The end of love is ugly, exhausting, boring.
The same arguments over and over, hangovers from crying, nose full of snot, sick of yourself, sick of them.
Running over your mistakes, theirs. Dividing clothes that used to share drawers.
Hating those clothes because you let yourself get too relaxed in them, too comfortable.
Ending love is the great, normalizing crusher. We’ve all done it. We’ll all have to do it.
But falling in love?
Falling in love can fool you into thinking the falling’s what the thing’s about.
In falling, you’re an incredible person. Compassionate, reasonable, kind, soft, hilarious, and very, very beautiful. Make-up slightly undone but done. Lips a little bitten. Hair finger-run, you’re wearing their shirt.
Falling in love gives you power, it’s not hard to convince yourself you could stay this way always; soft, welcoming, giving and thoughtful.
Falling in love erases the memory of the last, unsuccessful love. It makes misty fog of insults levelled, reactions in anger, arguments about cereal in the cupboard.
It doesn’t matter; you would never do those kinds of things now, not with this new love.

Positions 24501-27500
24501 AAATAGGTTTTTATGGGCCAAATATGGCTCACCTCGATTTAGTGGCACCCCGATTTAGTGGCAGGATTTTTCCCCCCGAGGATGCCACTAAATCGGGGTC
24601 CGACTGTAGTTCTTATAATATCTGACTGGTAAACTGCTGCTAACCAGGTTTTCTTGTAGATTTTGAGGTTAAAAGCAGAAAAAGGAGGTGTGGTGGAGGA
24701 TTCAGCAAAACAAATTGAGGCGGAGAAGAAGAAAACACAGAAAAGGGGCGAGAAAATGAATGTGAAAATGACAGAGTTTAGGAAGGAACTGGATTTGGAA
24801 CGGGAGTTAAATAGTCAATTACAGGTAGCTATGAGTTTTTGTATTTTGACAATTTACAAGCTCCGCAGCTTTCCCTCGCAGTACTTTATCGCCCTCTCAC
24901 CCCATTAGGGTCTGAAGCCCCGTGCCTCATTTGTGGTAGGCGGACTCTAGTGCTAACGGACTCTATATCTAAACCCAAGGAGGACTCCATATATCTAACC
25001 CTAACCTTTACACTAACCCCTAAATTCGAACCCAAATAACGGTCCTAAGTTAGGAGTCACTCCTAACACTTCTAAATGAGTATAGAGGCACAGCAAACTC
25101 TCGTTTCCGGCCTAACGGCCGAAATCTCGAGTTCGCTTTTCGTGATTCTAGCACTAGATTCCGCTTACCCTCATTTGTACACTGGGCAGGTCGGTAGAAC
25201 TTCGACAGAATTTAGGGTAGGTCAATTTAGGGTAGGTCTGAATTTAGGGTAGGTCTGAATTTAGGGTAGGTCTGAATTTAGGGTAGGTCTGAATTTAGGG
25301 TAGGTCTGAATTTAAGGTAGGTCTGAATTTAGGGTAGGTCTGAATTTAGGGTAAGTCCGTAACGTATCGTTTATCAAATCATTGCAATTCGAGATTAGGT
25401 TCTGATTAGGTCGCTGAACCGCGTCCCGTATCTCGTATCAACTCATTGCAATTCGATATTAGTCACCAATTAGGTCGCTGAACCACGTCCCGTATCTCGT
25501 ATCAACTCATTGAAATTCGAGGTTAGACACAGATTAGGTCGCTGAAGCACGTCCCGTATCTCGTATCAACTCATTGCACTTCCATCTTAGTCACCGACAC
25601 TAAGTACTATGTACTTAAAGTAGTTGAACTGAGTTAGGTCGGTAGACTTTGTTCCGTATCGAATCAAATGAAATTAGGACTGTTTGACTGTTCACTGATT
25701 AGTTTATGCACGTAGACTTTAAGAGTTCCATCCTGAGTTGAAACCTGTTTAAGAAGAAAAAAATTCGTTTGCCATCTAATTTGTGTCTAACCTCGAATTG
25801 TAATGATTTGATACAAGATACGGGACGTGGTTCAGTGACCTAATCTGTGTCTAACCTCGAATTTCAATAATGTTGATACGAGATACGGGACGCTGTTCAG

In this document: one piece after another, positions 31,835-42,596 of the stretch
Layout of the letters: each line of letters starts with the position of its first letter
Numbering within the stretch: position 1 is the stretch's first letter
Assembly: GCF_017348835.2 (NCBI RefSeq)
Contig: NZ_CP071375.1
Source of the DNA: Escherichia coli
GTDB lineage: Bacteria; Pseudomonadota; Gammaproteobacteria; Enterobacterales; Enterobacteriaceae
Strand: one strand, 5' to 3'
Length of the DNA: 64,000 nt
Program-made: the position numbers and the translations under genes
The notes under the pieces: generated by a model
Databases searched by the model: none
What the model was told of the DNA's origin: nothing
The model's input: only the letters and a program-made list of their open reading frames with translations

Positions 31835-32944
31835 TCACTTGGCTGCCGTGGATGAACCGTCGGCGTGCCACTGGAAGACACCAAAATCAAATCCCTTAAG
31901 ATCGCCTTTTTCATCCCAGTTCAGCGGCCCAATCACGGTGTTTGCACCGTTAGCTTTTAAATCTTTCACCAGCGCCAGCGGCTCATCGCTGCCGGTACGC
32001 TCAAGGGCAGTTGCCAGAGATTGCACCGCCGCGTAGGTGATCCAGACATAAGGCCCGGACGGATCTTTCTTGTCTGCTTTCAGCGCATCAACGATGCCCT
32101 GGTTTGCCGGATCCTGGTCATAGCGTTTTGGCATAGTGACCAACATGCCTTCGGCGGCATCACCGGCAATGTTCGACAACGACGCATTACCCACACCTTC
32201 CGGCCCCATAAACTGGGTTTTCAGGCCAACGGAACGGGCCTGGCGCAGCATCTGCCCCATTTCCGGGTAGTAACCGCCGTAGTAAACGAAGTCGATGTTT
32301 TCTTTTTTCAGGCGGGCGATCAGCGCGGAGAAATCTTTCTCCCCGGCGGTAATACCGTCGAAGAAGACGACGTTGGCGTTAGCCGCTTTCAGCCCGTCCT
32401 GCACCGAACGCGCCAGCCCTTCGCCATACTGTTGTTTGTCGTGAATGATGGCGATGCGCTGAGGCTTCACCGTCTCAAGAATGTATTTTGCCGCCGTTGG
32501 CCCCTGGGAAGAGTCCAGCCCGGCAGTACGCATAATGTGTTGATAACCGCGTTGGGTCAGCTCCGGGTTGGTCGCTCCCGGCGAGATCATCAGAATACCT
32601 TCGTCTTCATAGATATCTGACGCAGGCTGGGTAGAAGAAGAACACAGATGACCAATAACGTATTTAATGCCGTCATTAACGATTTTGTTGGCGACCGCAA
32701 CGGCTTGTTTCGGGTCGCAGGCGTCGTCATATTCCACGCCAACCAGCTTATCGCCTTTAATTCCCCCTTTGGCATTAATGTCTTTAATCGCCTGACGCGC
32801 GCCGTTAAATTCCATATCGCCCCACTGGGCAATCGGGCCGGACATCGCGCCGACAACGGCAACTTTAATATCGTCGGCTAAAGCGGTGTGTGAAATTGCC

You’ve heard it a million times from friends: “they make me a better person.”
And now it’s happened to you. You’re better. Your teeth look a little straighter, even.
But that’s in the falling.
The falling does make us better people. But as soon as the falling’s done, you go right back to who you were before the golden event. You regain your previous shape, like your hair falls out of hot iron curls.
You drink too much, you watch the computer in bed, and you’re curt with your goodbyes because you’re thinking about what shoes you’ll wear that day.
The end of love crushes. It crushes because the person they fall in love with isn’t really you, but the person they fall out of love with is.
And the end of love is just as much a part of the thing as the falling.
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photo of Kathryn Haggis and Diane Flacks in Freda and Jem’s Best of the Week by Sharon DiGenova